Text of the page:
by Tom Greggs.
We live in an age in which our identities shape so much of our engagement with the world. Even covid-19 seems to differentiate in relation to identity with certain groups being more liable to contract it in a dangerous way than others—groups, indeed, not based on any medical conditions but on other factors of identity (such as gender and race) or else in terms of material wealth and social privilege.
The fight for personal privileging at the expense of the other is as old as humanity itself.[i] Indeed, the fall narrative indicates a horizontal fall (in relation to the self-preservation of the individual over and against the other) even before a vertical one: humans fall in relation to each other before they fall (narrativally) in relation to God. Humans become ashamed of each other (Gen 3:8-10) and they divert blame from each other (Gen 3:12,14). They become prepared to sacrifice the other for the sake of their own privilege: ‘It wasn’t me, God, but Eve – the woman you gave me,’ says Adam, while Eve diverts the blame to another creature in the garden (the serpent).
In salvation, through Christ and the ongoing work of the Spirit, we are put right with one another as well as with God. Rather than privileging each of themselves, the early church was called to hold all things in common, and to privilege the widow and the orphan (Acts 2:44-45, 4:34-35; 1 Tim 5:3; Jas 1:27 cf. Deut 10:18, 15:4; Ps 146:9). And in salvation we are told the differences we have are rendered subservient to the most profound identity we share in Christ (Gal 3:28).
In baptism, we lose our old identities of privilege and hierarchy, and discover who we are in relation to one another in Jesus. To deny this on any side or to fail to uphold it in any way is to deny the gospel, to deny our baptism, to deny who we are in Christ and who the Spirit is making us in redemption. Indeed, it is not just the case that there is no longer ‘slave’ in Christ, but there is also no longer ‘free’ (Gal. 3:28): to be in Christ abolishes that way of being ‘free’ that requires somebody else to be a slave. To be in Christ abolishes, we might say, a competitive polity of privilege.
We need to rethink in radical ways what it is to find a fundamental identity in Christ which undermines social, material and relational injustice, transforming not only the sense of who we are, but the very practice of our humanity in the communities of which we are a part. This is not a psychological fulfilment of inclusion but a practical and living practice of belonging: we belong fundamentally to Christ in whom the privileged find themselves often outcasts and the outcasts find themselves privileged.
Put personally, I am not foundationally male or white or from a working-class background, any more than I am foundationally a person with black hair (in fact, it’s greying). No! I may well be shaped inevitably by all these identities, but I am foundationally and fundamentally made in the image of God, a participant in Christ, a child of God, a human who shares Christ’s humanity, a Christian baptised by water and the Spirit. All other markers count as nothing in relation to this high calling and high identity: at best, these identities subsist in the identity I have in Christ. This asymmetry of the fundamental and the subsistent should shape my theology and my method, but more profoundly my life, my ethics, my discipleship. It is not the privileging, then, of those like me (whoever that ‘me’ is!) which is should be my concern in my dealings with society, but the reality of encountering the gospel and its absolute claim on my life through the resurrected Jesus and the power of the Spirit. This absolute claim involves a transformation of my patterns of life and behaviour, my sense of who I am, and my desire for a piece of the privilege pie.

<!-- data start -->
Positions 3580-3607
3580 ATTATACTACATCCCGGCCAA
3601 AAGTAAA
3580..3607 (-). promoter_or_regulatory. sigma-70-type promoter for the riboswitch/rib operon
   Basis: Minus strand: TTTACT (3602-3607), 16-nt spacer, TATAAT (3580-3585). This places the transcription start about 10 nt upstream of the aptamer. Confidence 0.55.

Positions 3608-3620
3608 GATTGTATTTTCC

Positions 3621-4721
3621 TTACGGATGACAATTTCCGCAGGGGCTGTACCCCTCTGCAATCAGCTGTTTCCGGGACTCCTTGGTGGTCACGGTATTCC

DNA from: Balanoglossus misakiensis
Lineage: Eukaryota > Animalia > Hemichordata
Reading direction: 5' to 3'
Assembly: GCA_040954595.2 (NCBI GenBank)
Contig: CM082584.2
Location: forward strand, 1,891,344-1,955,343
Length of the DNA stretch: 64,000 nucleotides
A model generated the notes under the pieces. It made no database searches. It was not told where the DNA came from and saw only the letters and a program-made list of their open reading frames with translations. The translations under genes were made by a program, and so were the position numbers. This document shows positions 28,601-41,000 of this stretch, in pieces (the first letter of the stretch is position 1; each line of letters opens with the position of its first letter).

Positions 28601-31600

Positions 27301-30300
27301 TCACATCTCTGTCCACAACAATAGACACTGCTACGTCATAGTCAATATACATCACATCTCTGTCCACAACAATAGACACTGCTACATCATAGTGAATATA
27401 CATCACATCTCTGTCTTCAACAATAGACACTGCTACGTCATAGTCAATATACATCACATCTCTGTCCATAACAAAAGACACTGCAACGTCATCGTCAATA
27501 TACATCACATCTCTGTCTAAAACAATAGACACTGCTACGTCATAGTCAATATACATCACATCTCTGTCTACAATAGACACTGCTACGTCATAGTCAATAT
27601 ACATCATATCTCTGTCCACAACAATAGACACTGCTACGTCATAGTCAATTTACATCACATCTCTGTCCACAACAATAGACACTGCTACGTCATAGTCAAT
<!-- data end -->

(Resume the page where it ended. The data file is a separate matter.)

It is not only our identities which we must consider in relation to these matters, but also issues which are more broadly social and economic: social sin and evil, including structural injustice, poverty and vast material inequality. Scripture does not consider justice to be about fighting for a piece of the privilege pie for me or those like ‘me’. Instead, Scripture repeatedly talks prophetically about issues of justice, of righting injustice, and of finding God in the outcast, the least and the last. Meanwhile, those who presume their place of privilege and fight for it (as the Pharisees and Sadducees did – Mt 23:6; Lk 11:43) find themselves in a very precarious place. The Prophets resound with calls for justice and care for the poor and the needy. In comparison even to liturgical worship, the God of Hebrews (of the Hapirus, the slaves) calls forth for justice, and it is God’s call we should heed in our divided world, especially at this time of crisis, as we hear Christ encounter us as the Great Prophet echoing the words of His predecessors:
I hate, I despise your festivals,
and I take no delight in your solemn assemblies.
Even though you offer me your burnt offerings and grain offerings,
I will not accept them;
and the offerings of well-being of your fatted animals
I will not look upon.
Take away from me the noise of your songs;
I will not listen to the melody of your harps.
But let justice roll down like waters,
and righteousness like an ever-flowing stream. (Amos 5:21-4)
[i] I have discussed this in other places at length before: most notably, my overly large Dogmatic Ecclesiology Vol 1: The Priestly Catholicity of the Church, but also my more digestible The Breadth of Salvation and even on this forum before.